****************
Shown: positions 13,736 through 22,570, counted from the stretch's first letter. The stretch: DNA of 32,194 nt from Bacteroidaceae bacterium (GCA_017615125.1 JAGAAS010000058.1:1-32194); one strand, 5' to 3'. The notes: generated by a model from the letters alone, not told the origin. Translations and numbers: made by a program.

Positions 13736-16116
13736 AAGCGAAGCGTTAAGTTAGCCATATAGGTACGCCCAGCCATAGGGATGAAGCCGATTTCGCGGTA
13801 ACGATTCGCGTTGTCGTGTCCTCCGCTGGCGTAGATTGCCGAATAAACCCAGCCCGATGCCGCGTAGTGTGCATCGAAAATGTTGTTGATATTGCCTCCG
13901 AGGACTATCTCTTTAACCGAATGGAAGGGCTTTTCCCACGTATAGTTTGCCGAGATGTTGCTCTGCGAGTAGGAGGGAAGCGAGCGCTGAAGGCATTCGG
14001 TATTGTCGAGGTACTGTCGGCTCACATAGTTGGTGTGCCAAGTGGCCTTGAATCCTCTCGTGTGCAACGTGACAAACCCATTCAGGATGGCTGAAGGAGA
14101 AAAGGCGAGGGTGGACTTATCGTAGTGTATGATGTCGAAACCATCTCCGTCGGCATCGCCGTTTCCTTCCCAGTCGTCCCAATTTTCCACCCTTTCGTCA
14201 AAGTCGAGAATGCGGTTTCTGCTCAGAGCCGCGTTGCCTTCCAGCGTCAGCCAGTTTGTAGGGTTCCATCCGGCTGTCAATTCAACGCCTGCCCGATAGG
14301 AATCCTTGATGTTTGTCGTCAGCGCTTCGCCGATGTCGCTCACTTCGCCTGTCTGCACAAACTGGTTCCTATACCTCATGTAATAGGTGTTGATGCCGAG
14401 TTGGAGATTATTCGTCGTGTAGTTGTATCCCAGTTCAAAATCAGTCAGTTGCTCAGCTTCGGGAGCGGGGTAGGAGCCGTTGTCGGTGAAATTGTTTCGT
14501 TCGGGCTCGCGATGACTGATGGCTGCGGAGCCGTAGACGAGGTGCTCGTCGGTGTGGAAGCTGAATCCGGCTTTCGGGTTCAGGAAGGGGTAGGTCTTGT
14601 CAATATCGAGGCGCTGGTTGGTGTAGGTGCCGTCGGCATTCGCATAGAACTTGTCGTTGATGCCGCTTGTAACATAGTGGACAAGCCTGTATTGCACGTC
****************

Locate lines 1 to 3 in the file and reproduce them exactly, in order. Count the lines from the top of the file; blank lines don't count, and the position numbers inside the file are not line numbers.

Shown: positions 13,736 through 22,570, counted from the stretch's first letter. The stretch: DNA of 32,194 nt from Bacteroidaceae bacterium (GCA_017615125.1 JAGAAS010000058.1:1-32194); one strand, 5' to 3'. The notes: generated by a model from the letters alone, not told the origin. Translations and numbers: made by a program.

Positions 13736-16116
13736 AAGCGAAGCGTTAAGTTAGCCATATAGGTACGCCCAGCCATAGGGATGAAGCCGATTTCGCGGTA